That's why I was stunned when Stella, our Greater Swiss Mountain Dog (Swissy, for short), was involved in the mauling death of a squirrel yesterday at the dog park.
I was kickin' it with my homies Shaley's Mom, Elway's Mom, and Toby's Mom, when a ruckus broke out under the big oak tree over by the poop-bag dispenser. Stella, our Swissy, was in the fray; but I didn't worry about it because she always stays on the periphery of any tussle, maybe getting in a few nips at whichever dog is getting the beat-down (a function of her neutrality), but generally staying on the sidelines.
Elway's Mom's eyes narrowed as she crushed out her cigarette.
"Shit," she said.
"What?" I said.
"Elway's got a squirrel."
Elway's Mom sprang to her feet and hollered at her dog as she sprinted toward the violent scene. I sauntered a few steps in the general direction of the brouhaha, more to get a look at the action than to subdue my dog, who I could not imagine was taking any part in this act of brutality. Also, I had the twins in their stroller, and I didn't want to leave them unattended or have them witness a rodent dismemberment.
But when I was able to sort out what was going on under the oak tree, I could see that it was Stella who had the squirrel in her mouth, and she was shaking it vigorously.
"LEAVE IT!" I bellowed. Repeatedly. Loudly. Stentorianly.
Balls, frisbees, sticks, and Kongs fell out of the mouths of the forty or so other dogs at the park as their respective humans turned to see what terrible transgression was taking place, and what terrible dog owner had so poorly trained his dog that he had to scream at it in public. (Oh--it's the guy with the babies. God help them.)
Stella froze after the fourth or fifth "LEAVE IT," actually dropped the victim onto the mulch after the eleventh or twelfth repetition, and reluctantly came to me after the sixth "STELLA, COME."
After the dust had settled and I had cowed Stella into a down-stay back by our usual klatsch, I grabbed the stroller and went to check on the unfortunate rodent. It was motionless and milky-eyed, but still breathing and showing few outward signs of injury.
"It's just...resting!" I called to my homies as I headed back toward them.
And indeed it was resting. In eternal peace. But only after a violent, protracted seizure during which I'm pretty sure I saw a little translucent cartoon squirrel with wings and a halo leave the varmint's body and ascend into the limbs of the old oak tree.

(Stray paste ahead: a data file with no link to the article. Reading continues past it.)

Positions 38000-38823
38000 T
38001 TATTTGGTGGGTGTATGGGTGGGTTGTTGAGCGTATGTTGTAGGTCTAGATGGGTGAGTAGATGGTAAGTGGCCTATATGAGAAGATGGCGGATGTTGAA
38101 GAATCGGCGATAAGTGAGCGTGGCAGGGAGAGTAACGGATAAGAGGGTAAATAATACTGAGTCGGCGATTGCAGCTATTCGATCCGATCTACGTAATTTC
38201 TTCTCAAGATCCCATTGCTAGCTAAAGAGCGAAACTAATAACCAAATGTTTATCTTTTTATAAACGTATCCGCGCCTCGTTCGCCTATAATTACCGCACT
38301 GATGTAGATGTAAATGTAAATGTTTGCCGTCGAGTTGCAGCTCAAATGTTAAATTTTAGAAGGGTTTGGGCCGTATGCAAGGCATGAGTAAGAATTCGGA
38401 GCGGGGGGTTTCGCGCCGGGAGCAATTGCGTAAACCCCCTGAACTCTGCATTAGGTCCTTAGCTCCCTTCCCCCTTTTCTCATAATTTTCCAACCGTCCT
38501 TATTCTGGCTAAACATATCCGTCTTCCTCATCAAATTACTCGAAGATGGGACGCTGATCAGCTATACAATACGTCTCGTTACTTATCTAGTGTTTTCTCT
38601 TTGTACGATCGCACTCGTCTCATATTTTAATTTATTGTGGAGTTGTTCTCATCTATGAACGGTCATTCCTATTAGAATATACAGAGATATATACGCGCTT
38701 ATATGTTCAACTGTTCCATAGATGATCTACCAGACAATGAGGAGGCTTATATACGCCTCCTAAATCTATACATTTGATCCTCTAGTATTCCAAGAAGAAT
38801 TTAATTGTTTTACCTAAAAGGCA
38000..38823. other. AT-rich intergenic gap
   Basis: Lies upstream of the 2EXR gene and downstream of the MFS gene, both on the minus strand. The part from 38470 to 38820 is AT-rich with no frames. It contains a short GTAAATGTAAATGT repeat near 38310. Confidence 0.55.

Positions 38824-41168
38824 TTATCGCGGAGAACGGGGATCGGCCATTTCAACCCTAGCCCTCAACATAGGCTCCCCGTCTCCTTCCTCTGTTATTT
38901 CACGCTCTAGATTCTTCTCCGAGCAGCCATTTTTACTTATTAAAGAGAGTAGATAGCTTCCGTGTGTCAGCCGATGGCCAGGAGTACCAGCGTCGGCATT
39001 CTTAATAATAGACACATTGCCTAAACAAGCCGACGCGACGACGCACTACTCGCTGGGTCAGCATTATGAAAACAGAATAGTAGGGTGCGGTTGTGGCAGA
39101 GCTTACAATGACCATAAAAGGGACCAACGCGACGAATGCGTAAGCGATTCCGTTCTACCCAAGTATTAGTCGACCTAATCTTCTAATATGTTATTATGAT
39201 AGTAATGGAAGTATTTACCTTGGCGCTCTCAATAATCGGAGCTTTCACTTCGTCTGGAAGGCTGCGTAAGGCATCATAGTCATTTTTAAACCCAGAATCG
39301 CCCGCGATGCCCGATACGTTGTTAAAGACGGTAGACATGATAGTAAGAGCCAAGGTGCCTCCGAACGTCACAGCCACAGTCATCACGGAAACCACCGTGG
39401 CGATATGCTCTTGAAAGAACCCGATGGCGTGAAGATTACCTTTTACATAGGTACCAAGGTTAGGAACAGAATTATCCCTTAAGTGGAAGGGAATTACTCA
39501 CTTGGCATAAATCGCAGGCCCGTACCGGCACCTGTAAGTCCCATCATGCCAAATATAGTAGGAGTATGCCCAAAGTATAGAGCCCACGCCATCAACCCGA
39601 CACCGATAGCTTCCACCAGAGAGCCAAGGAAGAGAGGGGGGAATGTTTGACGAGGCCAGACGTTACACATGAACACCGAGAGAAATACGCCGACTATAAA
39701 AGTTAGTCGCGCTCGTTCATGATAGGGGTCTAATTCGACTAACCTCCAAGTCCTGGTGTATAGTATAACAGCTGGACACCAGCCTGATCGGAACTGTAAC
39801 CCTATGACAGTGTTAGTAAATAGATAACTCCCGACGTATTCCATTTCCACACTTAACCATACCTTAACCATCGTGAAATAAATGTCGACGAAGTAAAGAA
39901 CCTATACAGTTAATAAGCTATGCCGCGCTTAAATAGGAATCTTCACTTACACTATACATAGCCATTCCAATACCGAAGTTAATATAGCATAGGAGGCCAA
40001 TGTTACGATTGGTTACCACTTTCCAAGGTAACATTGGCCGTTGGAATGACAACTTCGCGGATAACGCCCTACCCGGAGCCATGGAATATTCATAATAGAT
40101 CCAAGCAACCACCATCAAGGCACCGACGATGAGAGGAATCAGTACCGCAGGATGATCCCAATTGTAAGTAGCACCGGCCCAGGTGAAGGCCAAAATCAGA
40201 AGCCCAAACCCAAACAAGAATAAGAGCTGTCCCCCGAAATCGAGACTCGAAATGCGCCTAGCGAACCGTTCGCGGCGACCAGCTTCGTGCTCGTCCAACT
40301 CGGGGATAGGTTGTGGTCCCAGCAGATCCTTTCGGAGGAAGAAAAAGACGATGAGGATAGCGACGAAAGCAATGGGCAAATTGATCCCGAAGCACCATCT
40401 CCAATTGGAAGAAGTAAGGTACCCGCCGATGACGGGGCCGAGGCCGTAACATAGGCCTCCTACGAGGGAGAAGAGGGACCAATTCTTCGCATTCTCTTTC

As we rehashed the events leading to the squirrel's shuffling off of its mortal coil, it became clear that Stella was not just tagging along, but may have been the first one to get her fangs on the critter. I was torn. On one hand I resisted the recriminations against my timid 120-lb. galoot, preferring to blame her friends, the high-strung terrier mutts with their well-documented habits of chasing bikes and harrasing submissive dogs. On the other hand, I was perversely proud that Stella had actually accessed some dim ember of primal wolf instinct that had previously been enshrouded in layers of neuroses. But mostly, I was incredulous. At a gallop or a trot, Stella is graceful and efficient, more equine than canine. But she is not what you would call quick or agile. Picture a newborn foal chasing a ball. On ice.
We decided that the squirrel must have been very old, and had probably suffered a massive stroke and fallen into Stella's jaws. Be that as it may, Stella, who will spit out and suspiciously examine a dog treat if it's a flavor she has never tasted before, had dispatched the squirrel (which was on its last legs, of course, and which probably welcomed dying with its little rodent boots on rather than languishing in a squirrel convalescent hole, abandoned by its friends and family), with great gusto. This was not the Stella I knew, who was afraid of her own shadow.
As I scooped the rigid rodent remains into a Stella-sized poop bag, it occurred to me. Ever since we started Stella on the antidepressant Clomipramine a couple weeks ago, she has become a different dog, for which we are immensely grateful (thanks Big Pharma!). Her skittishness has decreased precipitously, she is more relaxed, and her self-confidence has blossomed. Even her poop, once a watery sludge, has become more robust! So this newly discovered doggishness, this prey drive that she never before exhibited, must be a side effect of her medicine. And although I would prefer that she not make a habit of murdering woodland creatures, I don't see this as an entirely negative development. If she can participate in such typical dog behavior as chasing squirrels--and succeed at it--what else could be on the horizon? Unflinchingly going nose-to-nose with a paper bag? Calmly stepping out of the way when someone walks by with a cardboard box, instead of crashing into furniture while fleeing in terror? Allowing a stranger to pet her? Dare I dream?